Sources: 2007 Report, 2011 Report, 2015 Report, 2018 Report , 2019 Report, 2020 Report. 2021 Report, 2022 Report
*Note the changes in ethnic categories for the 2018-present reports.
SAT Score Trends: Discussing the Numbers
What the SAT charts above show us is that the scores vary greatly depending on how the College Board structures the test and organizes its scoring.
The years of study that a student engages in matter. The more years of secondary education someone has completed, the better her average score on the SAT will be. Higher GPA also correlates with higher SAT scores.
Generally, Critical Reading (now just called Reading on the redesigned SAT) has taken an overall decline, whereas the Math score has risen slightly over time. There are of course small fluctuations throughout the years, but the overall trend is clear.
There are also notable gaps in the performances of students from different socioeconomic and ethnic groups that show no signs of closing. ACT scores, unlike SAT scores, have remained relatively more stable over the past several years. Though they, too, have shown similar variations in numbers, it hasn't been as bad as the SAT numbers. On the other hand, they do show differences based on the ethnic and socioeconomic backgrounds of the test takers.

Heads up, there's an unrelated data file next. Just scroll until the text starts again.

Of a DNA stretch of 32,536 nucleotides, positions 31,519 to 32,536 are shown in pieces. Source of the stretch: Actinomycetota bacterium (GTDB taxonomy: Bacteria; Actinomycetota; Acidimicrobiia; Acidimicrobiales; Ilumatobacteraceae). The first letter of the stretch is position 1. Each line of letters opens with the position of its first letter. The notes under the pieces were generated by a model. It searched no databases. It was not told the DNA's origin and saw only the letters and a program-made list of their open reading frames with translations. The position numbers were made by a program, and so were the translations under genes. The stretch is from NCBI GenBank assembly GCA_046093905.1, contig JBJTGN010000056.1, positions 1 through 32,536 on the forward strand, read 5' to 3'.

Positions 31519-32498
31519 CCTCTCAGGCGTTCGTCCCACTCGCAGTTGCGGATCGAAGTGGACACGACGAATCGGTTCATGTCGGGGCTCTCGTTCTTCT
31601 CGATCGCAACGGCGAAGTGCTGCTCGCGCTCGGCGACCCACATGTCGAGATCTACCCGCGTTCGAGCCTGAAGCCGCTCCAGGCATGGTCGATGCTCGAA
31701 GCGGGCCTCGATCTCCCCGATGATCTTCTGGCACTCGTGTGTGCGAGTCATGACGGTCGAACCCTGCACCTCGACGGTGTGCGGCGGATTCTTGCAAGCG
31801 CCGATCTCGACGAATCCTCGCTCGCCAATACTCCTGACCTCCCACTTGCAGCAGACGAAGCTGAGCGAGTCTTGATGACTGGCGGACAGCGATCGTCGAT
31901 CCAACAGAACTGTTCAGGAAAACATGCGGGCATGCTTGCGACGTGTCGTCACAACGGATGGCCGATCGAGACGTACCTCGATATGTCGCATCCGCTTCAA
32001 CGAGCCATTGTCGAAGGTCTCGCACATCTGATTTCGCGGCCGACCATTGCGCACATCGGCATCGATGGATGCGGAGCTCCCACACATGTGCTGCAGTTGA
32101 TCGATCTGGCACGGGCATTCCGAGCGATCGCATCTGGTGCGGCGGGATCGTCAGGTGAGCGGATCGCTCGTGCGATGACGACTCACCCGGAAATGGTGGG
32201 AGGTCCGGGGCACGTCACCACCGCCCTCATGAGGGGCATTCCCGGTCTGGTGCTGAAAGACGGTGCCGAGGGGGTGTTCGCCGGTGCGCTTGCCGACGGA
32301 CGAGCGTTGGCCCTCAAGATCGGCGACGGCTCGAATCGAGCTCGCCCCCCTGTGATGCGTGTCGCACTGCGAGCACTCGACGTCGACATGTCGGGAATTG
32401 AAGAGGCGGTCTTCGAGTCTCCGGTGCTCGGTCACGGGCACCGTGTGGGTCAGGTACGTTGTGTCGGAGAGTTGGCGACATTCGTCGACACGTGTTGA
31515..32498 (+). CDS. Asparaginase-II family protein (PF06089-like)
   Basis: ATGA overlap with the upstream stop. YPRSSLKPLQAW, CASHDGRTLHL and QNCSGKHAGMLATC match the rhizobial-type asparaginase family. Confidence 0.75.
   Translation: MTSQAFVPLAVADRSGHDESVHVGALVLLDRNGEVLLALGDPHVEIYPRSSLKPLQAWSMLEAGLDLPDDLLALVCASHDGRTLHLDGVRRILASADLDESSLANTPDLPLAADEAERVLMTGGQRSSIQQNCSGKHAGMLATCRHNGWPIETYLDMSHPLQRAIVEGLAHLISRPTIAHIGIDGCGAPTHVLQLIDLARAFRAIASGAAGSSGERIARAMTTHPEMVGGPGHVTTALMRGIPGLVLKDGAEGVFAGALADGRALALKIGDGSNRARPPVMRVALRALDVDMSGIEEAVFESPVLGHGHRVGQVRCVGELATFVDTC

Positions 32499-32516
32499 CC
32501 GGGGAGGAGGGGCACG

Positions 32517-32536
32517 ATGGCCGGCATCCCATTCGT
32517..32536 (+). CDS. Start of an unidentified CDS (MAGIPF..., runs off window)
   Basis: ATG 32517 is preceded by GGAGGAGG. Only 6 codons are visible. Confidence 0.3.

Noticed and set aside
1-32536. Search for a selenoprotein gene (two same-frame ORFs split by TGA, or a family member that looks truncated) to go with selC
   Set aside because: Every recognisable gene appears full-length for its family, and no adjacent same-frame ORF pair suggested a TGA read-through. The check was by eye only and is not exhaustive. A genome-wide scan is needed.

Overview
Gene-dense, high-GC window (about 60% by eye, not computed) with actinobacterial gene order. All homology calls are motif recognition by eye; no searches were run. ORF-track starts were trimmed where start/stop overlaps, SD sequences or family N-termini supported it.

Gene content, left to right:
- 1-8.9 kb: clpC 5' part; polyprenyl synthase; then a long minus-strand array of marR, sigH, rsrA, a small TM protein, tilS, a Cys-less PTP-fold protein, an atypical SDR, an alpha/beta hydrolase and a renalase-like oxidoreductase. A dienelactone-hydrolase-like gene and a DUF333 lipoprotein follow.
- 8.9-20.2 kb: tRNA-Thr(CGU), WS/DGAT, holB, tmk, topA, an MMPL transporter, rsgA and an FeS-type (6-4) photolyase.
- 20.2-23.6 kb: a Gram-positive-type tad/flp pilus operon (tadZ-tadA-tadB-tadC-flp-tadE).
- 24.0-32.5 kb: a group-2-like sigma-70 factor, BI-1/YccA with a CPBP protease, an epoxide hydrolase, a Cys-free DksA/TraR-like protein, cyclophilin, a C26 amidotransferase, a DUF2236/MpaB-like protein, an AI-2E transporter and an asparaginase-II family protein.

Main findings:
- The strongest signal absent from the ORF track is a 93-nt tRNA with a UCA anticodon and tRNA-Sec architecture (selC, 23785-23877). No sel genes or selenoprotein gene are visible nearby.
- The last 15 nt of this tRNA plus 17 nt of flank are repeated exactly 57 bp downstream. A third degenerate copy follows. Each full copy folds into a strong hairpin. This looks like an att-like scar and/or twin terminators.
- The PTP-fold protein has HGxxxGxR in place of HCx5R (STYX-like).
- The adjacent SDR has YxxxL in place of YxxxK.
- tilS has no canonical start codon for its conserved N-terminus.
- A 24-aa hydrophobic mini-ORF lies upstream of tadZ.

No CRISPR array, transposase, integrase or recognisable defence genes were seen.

Due to the nature of the test or due to different demographic profiles among test takers, from 2006 to 2016 overall average SAT scores fell a total of 34 points, down in each of the three sections tested. (You'll notice a sharp increase in section scores in 2017, but this is partly due to the SAT's massive redesign; thus, we won't be able to use these scores for our comparison until we have more years' data with the redesigned SAT format.)
According to the demographics table, from 2007 to 2015 the average scores for white students stayed about the same. Similarly, most other groups witnessed no change or decreases from 2007 to 2015. Asian Americans experienced the biggest positive change of all groups during this time frame: a staggering 31-point increase in mean Critical Reading/Math scores. (Note, though, that before 2016, Asian Americans were combined with Pacific Islanders.)